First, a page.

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anonymous
 one year ago
A student solved this problem and said the answer was 2 1/2 cups.
Rhonda picked 6 2/3 cups of blackberries. Her sister picked 4 1/6 How many more cups of blackberries did Rhonda pick than her sister?
Is the student's answer reasonable?
A.
Yes, the answer is reasonable.
B.
No, the answer is not reasonable. It should be about 1/2 cup.
C.
No, the answer is not reasonable. It should be about 4 cups.
D.
No, the answer is not reasonable. It should be about 10 cups.
anonymous
 one year ago
A student solved this problem and said the answer was 2 1/2 cups. Rhonda picked 6 2/3 cups of blackberries. Her sister picked 4 1/6 How many more cups of blackberries did Rhonda pick than her sister? Is the student's answer reasonable? A. Yes, the answer is reasonable. B. No, the answer is not reasonable. It should be about 1/2 cup. C. No, the answer is not reasonable. It should be about 4 cups. D. No, the answer is not reasonable. It should be about 10 cups.

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anonymous
 one year ago
Best ResponseYou've already chosen the best response.0@shinebrightlikeadimon

welshfella
 one year ago
Best ResponseYou've already chosen the best response.1convert the 2/3 to 6th's then you can do the subtraction

kittiwitti1
 one year ago
Best ResponseYou've already chosen the best response.0\[6\frac{2}{3}4\frac{1}{6}\]Improper fraction both then make both sixths fractions and subtract

welshfella
 one year ago
Best ResponseYou've already chosen the best response.16  4 = 2 now you need to calculate 4/6  1/6 = ?

welshfella
 one year ago
Best ResponseYou've already chosen the best response.1add the 2 to the result of the subtraction of the fractions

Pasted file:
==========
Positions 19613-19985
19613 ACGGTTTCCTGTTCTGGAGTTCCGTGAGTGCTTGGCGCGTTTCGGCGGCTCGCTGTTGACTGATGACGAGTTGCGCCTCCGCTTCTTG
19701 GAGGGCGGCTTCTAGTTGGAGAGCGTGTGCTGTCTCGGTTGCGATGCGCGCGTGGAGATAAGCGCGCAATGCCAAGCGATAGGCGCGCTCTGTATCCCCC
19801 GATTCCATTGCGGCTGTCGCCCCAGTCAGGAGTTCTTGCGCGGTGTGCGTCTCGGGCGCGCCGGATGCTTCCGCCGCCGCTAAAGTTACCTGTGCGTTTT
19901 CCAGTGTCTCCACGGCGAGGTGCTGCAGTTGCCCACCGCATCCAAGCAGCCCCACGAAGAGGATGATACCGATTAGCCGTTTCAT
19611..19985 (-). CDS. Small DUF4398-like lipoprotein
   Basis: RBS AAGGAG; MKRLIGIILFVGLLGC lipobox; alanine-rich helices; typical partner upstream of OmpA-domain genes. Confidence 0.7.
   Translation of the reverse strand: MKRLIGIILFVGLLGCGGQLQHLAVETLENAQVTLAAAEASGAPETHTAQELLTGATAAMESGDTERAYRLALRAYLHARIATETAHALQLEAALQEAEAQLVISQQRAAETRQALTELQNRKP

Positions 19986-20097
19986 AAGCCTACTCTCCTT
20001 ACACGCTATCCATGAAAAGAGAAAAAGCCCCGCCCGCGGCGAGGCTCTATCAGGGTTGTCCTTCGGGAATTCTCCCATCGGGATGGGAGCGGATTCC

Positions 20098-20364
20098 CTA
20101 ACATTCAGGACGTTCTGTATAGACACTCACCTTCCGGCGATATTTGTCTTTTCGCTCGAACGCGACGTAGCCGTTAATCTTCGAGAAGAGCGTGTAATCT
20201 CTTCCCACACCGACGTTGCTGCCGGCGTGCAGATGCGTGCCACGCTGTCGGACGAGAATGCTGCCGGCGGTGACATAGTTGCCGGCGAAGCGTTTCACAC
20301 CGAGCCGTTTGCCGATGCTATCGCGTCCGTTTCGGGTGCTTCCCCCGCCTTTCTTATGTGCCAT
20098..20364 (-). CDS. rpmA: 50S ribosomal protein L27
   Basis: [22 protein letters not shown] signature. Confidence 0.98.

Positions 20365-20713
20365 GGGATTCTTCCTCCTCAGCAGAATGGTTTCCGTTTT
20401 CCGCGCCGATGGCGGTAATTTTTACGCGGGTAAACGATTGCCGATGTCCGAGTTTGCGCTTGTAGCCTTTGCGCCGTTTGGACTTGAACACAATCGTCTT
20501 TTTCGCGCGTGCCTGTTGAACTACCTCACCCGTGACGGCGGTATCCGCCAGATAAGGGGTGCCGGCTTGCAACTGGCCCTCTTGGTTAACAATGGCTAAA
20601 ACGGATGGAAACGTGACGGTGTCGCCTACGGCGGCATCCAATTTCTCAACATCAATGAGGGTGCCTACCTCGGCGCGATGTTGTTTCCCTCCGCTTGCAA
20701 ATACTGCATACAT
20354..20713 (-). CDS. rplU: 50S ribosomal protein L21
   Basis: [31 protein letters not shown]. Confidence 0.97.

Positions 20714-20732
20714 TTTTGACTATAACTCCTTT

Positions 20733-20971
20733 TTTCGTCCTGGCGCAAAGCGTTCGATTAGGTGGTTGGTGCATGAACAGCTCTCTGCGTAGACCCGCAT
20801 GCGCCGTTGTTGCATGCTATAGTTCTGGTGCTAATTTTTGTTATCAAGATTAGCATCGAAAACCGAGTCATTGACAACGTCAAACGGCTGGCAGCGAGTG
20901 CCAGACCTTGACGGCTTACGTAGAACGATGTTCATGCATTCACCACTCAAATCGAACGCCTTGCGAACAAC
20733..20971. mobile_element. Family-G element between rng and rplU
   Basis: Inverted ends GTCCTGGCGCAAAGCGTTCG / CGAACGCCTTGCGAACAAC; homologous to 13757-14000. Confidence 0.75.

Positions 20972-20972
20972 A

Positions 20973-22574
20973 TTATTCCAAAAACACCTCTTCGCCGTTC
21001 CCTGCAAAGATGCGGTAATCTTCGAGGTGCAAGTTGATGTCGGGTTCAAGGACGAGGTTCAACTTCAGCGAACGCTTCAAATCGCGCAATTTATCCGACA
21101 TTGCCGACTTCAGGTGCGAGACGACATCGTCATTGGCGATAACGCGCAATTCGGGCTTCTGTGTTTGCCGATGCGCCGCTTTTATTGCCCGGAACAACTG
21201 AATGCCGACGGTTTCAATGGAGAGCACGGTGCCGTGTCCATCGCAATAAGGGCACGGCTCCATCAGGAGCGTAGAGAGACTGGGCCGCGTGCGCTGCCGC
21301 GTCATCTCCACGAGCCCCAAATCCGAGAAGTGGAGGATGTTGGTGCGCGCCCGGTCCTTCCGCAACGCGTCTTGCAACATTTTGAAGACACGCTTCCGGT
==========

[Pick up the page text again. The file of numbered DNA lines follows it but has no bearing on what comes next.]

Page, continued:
welshfella
 one year ago
Best ResponseYou've already chosen the best response.1right now add the 2 and you have it

kittiwitti1
 one year ago
Best ResponseYou've already chosen the best response.0Mixed to improper: \[\frac{(6\times4+3)}{3}\frac {(4\times6+1)}{6}\]

kittiwitti1
 one year ago
Best ResponseYou've already chosen the best response.0Urgh. I forgot you could solve without improper conversion....

welshfella
 one year ago
Best ResponseYou've already chosen the best response.1yes  in this case  its easier to just subtract the whole numbers first then the fractions after

kittiwitti1
 one year ago
Best ResponseYou've already chosen the best response.0I was raised and taught that it was not logical or risky to do that ._.; *I have weird teachers*

welshfella
 one year ago
Best ResponseYou've already chosen the best response.1yes  you can be too dogmatic here its ok to do that

welshfella
 one year ago
Best ResponseYou've already chosen the best response.1its perfectly safe as 6 > 4 and 2/3 > 1/6

welshfella
 one year ago
Best ResponseYou've already chosen the best response.1well freez what do you think the answer is?

kittiwitti1
 one year ago
Best ResponseYou've already chosen the best response.0it is not b but nice try

kittiwitti1
 one year ago
Best ResponseYou've already chosen the best response.0No... what answer did you get from what @welshfella told you?

welshfella
 one year ago
Best ResponseYou've already chosen the best response.1all you have to do is calculate 2 + 1/2

kittiwitti1
 one year ago
Best ResponseYou've already chosen the best response.0Yes, and the answer is neither B nor C ; ;

kittiwitti1
 one year ago
Best ResponseYou've already chosen the best response.0...yes. It's A. ; ;
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